- (transitive) To return something to its original place.
- He carefully put the vase back on the shelf.
- 1910, Emerson Hough, chapter I, in The Purchase Price: Or The Cause of Compromise, Indianapolis, Ind.: The Bobbs-Merrill Company, OCLC 639762314 ↗, page 0045 ↗:
- Serene, smiling, enigmatic, she faced him with no fear whatever showing in her dark eyes. […] She put back a truant curl from her forehead where it had sought egress to the world, and looked him full in the face now, drawing a deep breath which caused the round of her bosom to lift the lace at her throat.
- (intransitive, nautical) To turn back; to return.
- The French […] had put back to Toulon.
- (transitive) To postpone an arranged event or appointment.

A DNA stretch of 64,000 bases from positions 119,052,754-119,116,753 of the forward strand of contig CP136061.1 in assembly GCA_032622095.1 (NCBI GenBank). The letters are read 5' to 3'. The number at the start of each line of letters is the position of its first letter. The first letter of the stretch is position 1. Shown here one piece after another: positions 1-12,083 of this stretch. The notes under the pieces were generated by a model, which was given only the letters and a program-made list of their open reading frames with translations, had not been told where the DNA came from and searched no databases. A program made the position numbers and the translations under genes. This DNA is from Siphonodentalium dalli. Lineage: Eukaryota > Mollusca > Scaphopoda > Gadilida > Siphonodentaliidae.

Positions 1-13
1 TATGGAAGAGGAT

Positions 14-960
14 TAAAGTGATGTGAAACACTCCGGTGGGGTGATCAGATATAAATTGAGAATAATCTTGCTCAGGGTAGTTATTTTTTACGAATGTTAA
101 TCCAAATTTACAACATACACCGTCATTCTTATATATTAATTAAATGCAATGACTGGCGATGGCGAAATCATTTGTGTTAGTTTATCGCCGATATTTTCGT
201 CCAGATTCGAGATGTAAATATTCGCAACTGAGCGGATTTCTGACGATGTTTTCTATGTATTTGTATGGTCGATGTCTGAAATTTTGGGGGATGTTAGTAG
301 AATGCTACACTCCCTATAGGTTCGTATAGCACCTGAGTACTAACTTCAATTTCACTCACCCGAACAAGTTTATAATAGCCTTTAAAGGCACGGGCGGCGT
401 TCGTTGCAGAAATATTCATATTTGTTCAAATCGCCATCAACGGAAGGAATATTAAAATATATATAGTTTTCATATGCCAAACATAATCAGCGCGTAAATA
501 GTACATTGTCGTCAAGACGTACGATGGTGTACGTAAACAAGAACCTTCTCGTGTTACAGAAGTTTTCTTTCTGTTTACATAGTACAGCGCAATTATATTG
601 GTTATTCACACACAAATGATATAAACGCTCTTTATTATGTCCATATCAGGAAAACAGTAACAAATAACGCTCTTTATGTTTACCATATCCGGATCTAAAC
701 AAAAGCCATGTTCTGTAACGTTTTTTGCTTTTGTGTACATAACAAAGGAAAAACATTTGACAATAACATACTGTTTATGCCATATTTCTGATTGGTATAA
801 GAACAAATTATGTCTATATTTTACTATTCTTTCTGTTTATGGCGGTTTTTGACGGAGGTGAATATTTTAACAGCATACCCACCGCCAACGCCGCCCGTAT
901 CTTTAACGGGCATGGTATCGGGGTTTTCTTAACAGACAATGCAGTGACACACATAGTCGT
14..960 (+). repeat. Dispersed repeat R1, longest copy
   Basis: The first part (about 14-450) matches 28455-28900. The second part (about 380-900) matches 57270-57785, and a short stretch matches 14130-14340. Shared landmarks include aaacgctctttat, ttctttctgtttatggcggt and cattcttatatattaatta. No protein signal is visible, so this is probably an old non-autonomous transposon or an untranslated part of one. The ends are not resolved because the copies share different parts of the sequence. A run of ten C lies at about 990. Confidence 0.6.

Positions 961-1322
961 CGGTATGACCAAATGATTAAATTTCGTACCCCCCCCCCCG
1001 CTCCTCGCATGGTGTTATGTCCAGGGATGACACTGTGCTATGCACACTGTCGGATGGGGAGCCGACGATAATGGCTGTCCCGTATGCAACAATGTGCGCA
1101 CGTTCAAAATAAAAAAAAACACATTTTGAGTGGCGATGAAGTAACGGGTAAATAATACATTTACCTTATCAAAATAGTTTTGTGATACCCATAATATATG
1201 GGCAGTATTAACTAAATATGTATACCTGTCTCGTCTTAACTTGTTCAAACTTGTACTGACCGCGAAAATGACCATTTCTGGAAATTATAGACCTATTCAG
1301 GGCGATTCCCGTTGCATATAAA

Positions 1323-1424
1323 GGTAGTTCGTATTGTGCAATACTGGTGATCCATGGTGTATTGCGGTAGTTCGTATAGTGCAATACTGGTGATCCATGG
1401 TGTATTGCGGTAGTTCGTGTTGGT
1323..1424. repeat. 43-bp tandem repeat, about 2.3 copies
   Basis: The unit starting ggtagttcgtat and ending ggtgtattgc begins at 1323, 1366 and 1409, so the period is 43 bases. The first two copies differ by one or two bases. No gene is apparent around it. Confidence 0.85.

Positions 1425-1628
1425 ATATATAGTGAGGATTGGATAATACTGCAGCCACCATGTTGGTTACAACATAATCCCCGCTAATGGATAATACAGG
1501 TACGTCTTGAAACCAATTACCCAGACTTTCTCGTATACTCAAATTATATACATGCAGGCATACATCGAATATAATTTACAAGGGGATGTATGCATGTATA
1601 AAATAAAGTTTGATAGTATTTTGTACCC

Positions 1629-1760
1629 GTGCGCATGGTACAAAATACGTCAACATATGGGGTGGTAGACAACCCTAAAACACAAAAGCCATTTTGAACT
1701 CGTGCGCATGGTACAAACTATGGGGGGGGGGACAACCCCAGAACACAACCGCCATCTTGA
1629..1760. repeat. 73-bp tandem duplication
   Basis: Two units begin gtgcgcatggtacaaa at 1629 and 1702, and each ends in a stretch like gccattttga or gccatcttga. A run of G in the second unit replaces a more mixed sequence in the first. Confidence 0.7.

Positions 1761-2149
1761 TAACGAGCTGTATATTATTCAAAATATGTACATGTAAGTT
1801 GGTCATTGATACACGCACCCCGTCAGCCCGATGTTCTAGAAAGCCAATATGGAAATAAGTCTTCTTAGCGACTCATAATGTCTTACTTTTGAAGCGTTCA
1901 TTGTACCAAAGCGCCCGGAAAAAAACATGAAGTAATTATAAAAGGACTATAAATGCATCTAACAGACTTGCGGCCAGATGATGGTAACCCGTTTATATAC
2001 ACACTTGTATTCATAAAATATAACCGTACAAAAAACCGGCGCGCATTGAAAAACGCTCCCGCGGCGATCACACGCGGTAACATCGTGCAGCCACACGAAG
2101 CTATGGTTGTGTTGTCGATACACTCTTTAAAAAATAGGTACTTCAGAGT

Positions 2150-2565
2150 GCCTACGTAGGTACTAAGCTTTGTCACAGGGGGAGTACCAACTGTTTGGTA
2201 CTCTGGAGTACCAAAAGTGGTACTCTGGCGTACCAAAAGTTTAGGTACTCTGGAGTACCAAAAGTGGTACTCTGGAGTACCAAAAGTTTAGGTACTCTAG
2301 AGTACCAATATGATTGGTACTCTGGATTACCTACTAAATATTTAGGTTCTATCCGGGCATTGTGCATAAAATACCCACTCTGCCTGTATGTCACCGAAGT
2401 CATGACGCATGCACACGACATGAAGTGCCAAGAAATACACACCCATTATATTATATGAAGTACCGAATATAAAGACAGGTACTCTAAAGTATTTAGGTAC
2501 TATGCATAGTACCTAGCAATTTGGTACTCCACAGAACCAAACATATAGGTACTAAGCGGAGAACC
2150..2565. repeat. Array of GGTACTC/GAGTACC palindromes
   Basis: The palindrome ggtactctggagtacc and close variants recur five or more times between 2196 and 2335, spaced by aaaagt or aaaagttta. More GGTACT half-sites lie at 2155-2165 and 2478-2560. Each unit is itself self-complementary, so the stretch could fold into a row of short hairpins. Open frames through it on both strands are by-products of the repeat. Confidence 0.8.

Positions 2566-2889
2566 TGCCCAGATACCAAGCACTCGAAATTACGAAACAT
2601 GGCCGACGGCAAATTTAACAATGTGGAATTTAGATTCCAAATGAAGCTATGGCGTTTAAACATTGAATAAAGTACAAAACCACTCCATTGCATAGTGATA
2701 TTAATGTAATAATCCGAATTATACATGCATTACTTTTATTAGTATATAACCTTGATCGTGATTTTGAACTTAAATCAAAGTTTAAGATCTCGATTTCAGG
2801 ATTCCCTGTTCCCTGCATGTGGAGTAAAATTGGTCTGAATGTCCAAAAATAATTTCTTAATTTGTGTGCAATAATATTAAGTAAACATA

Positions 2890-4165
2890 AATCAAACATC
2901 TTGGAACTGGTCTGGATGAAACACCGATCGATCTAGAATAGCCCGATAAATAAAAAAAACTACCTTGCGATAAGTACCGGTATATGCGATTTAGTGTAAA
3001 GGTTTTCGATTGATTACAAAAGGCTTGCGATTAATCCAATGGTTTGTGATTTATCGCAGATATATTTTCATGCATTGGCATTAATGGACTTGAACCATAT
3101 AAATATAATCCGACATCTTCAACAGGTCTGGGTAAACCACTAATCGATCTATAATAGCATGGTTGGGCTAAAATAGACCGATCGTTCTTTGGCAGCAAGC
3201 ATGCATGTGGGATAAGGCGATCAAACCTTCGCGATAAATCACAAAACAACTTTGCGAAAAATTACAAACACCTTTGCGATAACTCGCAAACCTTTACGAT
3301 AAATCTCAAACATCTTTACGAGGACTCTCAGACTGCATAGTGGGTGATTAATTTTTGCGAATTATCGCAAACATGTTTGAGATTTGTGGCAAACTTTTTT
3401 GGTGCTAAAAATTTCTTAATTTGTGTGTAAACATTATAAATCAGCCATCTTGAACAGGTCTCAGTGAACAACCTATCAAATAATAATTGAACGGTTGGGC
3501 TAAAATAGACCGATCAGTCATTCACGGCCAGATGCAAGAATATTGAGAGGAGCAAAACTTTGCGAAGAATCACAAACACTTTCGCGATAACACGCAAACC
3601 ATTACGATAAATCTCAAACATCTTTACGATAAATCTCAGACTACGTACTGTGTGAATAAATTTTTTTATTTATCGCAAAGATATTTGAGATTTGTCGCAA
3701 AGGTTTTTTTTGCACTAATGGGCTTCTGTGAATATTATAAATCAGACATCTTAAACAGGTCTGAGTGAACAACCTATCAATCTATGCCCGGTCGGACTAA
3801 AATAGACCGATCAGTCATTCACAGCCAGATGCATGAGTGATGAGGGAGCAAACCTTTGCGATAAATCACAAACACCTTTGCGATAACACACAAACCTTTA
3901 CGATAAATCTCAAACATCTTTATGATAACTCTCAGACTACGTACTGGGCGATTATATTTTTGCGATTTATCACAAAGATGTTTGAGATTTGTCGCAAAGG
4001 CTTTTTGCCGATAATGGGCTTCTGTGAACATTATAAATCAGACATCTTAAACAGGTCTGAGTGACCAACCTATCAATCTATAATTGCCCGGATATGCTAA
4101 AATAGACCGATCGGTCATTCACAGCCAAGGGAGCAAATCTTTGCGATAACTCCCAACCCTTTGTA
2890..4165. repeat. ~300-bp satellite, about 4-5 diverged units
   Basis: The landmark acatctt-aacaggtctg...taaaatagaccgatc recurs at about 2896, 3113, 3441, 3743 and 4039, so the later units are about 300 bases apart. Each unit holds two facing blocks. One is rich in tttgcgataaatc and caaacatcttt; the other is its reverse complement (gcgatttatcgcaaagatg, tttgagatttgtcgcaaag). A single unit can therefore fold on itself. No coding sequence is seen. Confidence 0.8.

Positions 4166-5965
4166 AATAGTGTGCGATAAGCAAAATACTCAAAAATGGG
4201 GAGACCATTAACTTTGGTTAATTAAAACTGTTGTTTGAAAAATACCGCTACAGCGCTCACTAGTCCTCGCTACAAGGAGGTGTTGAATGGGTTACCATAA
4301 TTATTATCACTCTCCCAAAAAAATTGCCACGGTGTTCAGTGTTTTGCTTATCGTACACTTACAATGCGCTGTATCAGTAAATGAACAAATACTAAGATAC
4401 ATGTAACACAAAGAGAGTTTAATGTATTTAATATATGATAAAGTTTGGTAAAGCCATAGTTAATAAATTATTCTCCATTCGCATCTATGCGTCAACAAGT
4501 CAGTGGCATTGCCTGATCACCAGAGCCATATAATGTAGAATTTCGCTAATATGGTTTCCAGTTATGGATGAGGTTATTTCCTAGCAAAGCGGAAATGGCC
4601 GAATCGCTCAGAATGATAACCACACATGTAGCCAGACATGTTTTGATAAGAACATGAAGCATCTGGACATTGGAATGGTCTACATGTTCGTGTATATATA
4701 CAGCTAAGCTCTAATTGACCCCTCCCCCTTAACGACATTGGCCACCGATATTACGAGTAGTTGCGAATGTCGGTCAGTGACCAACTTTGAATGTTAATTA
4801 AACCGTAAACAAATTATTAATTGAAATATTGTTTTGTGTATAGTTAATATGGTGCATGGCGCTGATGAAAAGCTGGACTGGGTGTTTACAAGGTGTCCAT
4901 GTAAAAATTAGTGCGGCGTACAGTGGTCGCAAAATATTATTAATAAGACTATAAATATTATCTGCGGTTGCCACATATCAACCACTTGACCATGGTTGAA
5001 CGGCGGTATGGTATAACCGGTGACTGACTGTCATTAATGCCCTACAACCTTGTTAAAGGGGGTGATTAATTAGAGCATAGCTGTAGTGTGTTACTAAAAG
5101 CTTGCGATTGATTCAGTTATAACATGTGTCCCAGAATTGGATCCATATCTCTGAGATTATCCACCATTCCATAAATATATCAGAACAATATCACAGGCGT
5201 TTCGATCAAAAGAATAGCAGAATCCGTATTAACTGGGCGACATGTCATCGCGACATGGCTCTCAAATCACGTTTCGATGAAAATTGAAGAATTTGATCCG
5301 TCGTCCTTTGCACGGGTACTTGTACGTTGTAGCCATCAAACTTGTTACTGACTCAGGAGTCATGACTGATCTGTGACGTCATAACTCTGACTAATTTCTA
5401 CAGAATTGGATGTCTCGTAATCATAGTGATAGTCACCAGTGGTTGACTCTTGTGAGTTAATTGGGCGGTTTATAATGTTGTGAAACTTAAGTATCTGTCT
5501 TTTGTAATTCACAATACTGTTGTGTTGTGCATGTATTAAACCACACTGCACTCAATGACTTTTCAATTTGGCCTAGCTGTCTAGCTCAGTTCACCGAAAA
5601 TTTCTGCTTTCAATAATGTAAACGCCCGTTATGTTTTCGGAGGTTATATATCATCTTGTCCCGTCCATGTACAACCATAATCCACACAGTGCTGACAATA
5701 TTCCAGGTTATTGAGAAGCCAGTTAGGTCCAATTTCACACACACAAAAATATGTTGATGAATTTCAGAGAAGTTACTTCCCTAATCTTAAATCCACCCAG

- The meeting has been put back to 5.00 pm.
- (transitive, idiomatic) To drink fast; to knock down alcohol.
- You'll need to put that drink back quickly; it's very nearly closing time.
- 1988, Alan Hollinghurst, The Swimming Pool Library, Penguin Books, paperback edition, p.13
- Whisky he sipped at suspiciously, and still had not got an adult taste for; but wine he loved, and he put back champagne as if it were lager, with awful belches and chuckles after each glass.
- (transitive, idiomatic) To change the time in a time zone to an earlier time.
- Don't forget that this Sunday we put the clocks back an hour.
- French: faire demi-tour
- French: reculer, remettre les pendules à l’heure